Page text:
“It was only in the past couple of years that there was even a conversation about putting a woman up on the block, on the podium, during the evening sales,” Fenet said, “It became something where people finally recognized that the only people up there were guys. It’s stunning when you think about it looking backwards, but that’s really how it was my whole career.”

Instead, Fenet found her footing on the charity auction circuit, where she was so pleased to see not just the positive impact of ethical nonprofit work for underrepresented communities, but also on her own career.

“The acceleration and the point of interest was always getting on these stages in the charity auctioneering, because I was on my own. It was up to me to do the work, and if I did the work, I could get better and better, and the stages could get bigger and bigger…it wasn’t about me being a woman anymore; it was that I was good at my job.”

Now a seasoned auctioneer in her own right, Fenet reports raising $1 billion for global nonprofits, and that a trained auctioneer at a charity event can yield a 30% increase in fundraising revenue. The largest event she annually oversees is at Madison Square Garden, which housed 7,000 people.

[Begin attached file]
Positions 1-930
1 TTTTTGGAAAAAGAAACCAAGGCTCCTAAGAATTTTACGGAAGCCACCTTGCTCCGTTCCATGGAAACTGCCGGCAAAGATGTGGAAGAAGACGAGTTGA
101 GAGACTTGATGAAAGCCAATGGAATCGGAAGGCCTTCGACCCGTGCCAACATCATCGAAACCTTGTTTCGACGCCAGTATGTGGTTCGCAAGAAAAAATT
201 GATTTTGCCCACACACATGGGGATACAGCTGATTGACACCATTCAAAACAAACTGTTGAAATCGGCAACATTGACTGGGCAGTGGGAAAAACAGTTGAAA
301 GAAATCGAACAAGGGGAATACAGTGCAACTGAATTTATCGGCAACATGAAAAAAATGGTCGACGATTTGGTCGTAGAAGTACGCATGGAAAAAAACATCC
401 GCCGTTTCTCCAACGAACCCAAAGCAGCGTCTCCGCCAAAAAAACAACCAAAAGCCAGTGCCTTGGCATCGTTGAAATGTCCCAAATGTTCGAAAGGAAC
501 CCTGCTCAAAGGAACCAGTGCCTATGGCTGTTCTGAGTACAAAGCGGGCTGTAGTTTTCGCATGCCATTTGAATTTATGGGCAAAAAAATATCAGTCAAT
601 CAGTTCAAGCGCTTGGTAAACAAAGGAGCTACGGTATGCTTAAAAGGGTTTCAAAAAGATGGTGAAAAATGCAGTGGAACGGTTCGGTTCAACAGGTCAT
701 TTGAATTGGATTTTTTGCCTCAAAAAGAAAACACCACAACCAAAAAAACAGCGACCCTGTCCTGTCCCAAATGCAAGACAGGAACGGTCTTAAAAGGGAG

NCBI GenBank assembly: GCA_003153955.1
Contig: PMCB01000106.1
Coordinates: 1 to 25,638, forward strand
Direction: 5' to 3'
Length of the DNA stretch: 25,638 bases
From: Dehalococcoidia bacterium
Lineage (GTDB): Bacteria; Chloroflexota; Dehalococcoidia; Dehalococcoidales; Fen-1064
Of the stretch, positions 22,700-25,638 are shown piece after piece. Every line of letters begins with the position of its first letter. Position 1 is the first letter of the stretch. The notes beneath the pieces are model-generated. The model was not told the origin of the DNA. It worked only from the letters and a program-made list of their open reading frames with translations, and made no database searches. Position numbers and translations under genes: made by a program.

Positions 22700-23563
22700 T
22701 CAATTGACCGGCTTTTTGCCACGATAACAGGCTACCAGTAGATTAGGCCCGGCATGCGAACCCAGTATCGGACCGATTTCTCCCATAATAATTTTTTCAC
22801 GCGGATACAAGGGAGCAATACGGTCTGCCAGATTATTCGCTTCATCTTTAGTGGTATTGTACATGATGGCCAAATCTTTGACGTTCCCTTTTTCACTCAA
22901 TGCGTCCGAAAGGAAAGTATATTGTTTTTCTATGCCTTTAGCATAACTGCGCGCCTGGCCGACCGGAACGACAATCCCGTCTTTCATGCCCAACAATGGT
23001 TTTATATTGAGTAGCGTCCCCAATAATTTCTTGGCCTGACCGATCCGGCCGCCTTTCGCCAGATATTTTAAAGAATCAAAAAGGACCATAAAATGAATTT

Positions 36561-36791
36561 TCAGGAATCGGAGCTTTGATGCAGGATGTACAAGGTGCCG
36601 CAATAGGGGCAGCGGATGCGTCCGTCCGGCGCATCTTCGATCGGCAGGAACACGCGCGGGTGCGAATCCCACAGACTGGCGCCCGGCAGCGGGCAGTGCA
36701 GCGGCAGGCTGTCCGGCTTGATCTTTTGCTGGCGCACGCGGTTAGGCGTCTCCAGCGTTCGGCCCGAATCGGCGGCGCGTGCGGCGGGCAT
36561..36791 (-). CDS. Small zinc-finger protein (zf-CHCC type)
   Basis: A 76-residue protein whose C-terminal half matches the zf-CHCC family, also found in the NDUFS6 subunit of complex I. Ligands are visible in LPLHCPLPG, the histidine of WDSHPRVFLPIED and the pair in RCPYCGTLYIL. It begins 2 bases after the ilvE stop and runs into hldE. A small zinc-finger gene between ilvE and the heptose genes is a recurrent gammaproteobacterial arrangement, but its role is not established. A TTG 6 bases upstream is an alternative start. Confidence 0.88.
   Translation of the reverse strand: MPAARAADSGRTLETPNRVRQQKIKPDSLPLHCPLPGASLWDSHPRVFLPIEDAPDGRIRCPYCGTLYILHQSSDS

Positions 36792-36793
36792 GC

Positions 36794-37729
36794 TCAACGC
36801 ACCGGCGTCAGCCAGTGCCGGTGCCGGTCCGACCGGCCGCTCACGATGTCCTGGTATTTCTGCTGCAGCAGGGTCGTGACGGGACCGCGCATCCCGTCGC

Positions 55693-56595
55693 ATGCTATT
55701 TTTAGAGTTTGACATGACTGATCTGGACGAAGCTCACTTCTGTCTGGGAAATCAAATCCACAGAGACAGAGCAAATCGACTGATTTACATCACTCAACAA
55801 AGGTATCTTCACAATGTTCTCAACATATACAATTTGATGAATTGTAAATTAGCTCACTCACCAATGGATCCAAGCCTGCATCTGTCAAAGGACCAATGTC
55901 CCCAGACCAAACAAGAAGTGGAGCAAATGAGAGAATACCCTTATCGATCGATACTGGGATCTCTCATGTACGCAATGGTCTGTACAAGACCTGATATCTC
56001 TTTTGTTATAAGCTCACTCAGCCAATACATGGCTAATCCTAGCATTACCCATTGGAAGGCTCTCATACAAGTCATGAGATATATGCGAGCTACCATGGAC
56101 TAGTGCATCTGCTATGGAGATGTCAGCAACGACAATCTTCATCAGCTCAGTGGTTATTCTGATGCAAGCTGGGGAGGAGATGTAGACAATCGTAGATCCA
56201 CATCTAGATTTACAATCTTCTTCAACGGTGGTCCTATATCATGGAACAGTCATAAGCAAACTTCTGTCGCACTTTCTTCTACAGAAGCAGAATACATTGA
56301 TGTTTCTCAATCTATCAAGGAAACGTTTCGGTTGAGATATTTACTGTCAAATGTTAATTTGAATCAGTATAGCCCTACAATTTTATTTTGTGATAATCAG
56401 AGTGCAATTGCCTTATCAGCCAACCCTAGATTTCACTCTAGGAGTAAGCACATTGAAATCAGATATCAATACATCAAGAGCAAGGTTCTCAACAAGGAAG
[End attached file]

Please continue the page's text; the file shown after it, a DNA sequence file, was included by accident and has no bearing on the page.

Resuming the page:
Her pet peeve is “painful” gala auctions. She has witnessed the growing pains of the post-COVID auction world where new cities have seen rapid growth without the talent, like Silicon Valley or Texan cattle country, where a stable of polished auctioneers could make the difference for success. Cultural representation is especially powerful for charities, where the auctioneer can and arguably should look like the community an organization is lifting up.

Fenet has already hired five auctioneers and is planning biannual open tryouts, by video or in-person, using the training program she developed at Christie’s as a boot camp to see which select few can master the art of running the room.

Fenet’s own experiences have taught her to catalyze some of the toughest large crowds, especially one that is tired from less engaged conferences or lectures. Tips include starting the bidding low to get the room going, even if there is a higher number on reserve—the lower the bid, the more engagement—and being able to drop a joke at the perfect time when the bidding is heated.